Fear causes every single symptom that those with panic attacks experience. Hormones shunt blood to some areas to make it more accessible for rapid response and away from other areas of the body causing all sorts of aches pains you name it. Example: your digestive system is slowed or shut down while your heart rate increase to be able to support muscles in the need to escape. And if that is not enough, the hormones increase to the amygdala which will store the danger in your memory so your body will be prepared for the next similar event. This fear deep inside you has the ability to impair how you respond to similar situations and can leave a person in an anxious state. The problem is that when stored there is no differentiation between imagined fear, potential fear and real danger. This small but mighty brain part has no reasoning! It just causes your body to react.
Definition: A tiny brain structure called the amygdala (pronounced: uh-MIG-duh-luh) keeps track of experiences that trigger strong emotions. Once a certain thing or situation triggers a strong fear reaction, the amygdala warns the person by triggering a fear reaction every time he or she encounters (or even thinks about) that thing or situation.
Let’s use the pulse as an example:
We have talked about ruts created in your thinking and when accentuated by fear your brain will react in predicable ways. When from frequently checking your pulse, leads to full-blown panic attack – when in fact your pulse was probably within normal limits to start with. Remember the pulse is constantly changing. Heat, cold, emotions, food drink, thoughts, activity, digestion, visual, auditory cues you name it – the pulse changes. Did I say emotions and thoughts….. your state of mind can radically influence your pulse and the stored memories in the amygdala can kick in and with no real threat to your well-being your pulse can start to race.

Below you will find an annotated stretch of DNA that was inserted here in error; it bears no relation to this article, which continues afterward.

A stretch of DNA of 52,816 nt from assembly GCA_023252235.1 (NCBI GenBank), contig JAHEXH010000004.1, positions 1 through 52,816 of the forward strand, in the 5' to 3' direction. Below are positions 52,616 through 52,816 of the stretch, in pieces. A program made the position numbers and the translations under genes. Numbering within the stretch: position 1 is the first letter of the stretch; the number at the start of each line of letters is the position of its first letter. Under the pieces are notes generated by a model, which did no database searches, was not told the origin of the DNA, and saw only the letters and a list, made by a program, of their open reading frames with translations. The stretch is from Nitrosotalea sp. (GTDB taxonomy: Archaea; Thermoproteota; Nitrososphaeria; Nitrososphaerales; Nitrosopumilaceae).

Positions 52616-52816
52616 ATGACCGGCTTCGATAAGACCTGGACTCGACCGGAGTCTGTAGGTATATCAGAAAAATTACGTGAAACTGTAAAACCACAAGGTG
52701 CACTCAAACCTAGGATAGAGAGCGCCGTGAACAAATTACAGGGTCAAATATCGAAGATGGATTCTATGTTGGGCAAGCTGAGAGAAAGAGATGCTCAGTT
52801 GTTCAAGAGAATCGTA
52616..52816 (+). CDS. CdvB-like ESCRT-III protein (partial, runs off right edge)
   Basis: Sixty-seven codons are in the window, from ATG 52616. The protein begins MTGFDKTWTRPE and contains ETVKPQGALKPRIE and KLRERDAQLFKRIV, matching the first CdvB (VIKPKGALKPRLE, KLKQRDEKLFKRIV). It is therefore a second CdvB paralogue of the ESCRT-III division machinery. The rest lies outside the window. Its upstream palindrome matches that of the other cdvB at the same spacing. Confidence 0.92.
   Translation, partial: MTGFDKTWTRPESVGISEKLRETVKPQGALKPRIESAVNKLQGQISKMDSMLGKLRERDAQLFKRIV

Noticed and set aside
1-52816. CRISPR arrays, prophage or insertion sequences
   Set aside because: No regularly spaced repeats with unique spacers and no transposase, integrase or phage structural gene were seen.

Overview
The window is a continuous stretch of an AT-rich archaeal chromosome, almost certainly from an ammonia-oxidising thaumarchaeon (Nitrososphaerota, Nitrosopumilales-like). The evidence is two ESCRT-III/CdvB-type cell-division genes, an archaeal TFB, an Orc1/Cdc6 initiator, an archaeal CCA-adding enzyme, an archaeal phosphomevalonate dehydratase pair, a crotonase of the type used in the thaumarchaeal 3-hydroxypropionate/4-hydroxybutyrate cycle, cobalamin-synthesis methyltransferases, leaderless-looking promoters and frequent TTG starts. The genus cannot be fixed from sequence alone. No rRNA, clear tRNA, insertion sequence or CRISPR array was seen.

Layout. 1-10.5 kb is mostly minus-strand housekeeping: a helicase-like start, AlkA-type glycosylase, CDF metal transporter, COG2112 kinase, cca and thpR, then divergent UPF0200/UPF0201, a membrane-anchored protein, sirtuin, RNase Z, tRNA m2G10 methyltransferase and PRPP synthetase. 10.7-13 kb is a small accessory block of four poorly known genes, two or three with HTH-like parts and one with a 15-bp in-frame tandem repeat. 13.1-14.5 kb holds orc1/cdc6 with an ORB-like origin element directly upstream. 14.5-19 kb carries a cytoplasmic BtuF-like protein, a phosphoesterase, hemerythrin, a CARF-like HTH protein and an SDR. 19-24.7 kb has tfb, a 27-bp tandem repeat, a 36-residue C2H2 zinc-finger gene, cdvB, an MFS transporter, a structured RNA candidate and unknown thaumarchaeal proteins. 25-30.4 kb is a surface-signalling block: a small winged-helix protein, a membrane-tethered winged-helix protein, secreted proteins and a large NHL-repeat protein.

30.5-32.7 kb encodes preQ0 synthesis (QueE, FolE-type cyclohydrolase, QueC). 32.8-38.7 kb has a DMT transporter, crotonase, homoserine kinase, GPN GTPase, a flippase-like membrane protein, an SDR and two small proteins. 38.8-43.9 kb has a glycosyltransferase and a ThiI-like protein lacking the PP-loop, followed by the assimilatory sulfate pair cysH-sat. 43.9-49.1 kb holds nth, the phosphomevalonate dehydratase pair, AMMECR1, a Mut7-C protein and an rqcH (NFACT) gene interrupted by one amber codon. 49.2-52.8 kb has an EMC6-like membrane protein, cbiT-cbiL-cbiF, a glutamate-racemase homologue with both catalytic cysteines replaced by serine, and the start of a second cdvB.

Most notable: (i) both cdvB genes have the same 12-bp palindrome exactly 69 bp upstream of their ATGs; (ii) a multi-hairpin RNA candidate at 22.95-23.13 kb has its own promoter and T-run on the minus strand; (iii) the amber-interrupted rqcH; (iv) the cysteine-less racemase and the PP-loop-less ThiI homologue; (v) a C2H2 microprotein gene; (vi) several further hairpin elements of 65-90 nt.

Because the fear and sheer terror created by a panic attack is stored in the amygdala any perceived change in pulse can set off immediate signals that danger is imminent. There is nothing rational about the process. Negativity sets in and therefore people may believe they MUST keep checking your pulse to catch any future attacks when instead they are just magnifying the problem ingraining that fear deeper and deeper into their long term memory and creating an automatic response of panic.
This is important:
When you experience something dangerous your brain takes a snapshot of everything around you at that time. Any of these things sights, sounds, odors, time of day, clothing, location, weather, colors, music, you name it can be then associated with the fear that you experienced. These can now trigger another episode of fear and terror. But because the snapshot was taken in the frenzy of terror they are blurred and may not be easy to identify. Any detail that surrounded the initial event can trigger a fear later. The activity becomes habitual often seen with the fear of driving or crowded places. Something from the past got hijacked by the amygdala and just shows up without any present danger.
How to Deal with Chronic Fear and Anxiety You may find this article from the university of Minnesota interesting.
Fear is built into us for survival, to keep us safe. Some fear is instinctive, some is learned and some in part is taught by repetitious negative responses.
Remember what you read here is only part of the picture. We attempt to tie in information as it pertains to panic and anxiety disorder. The more you understand where your fears come from how they have become ingrained in your thought patterns then you will start to be able to understand how to reverse the process.
FIGHT BACK FIGHT FEAR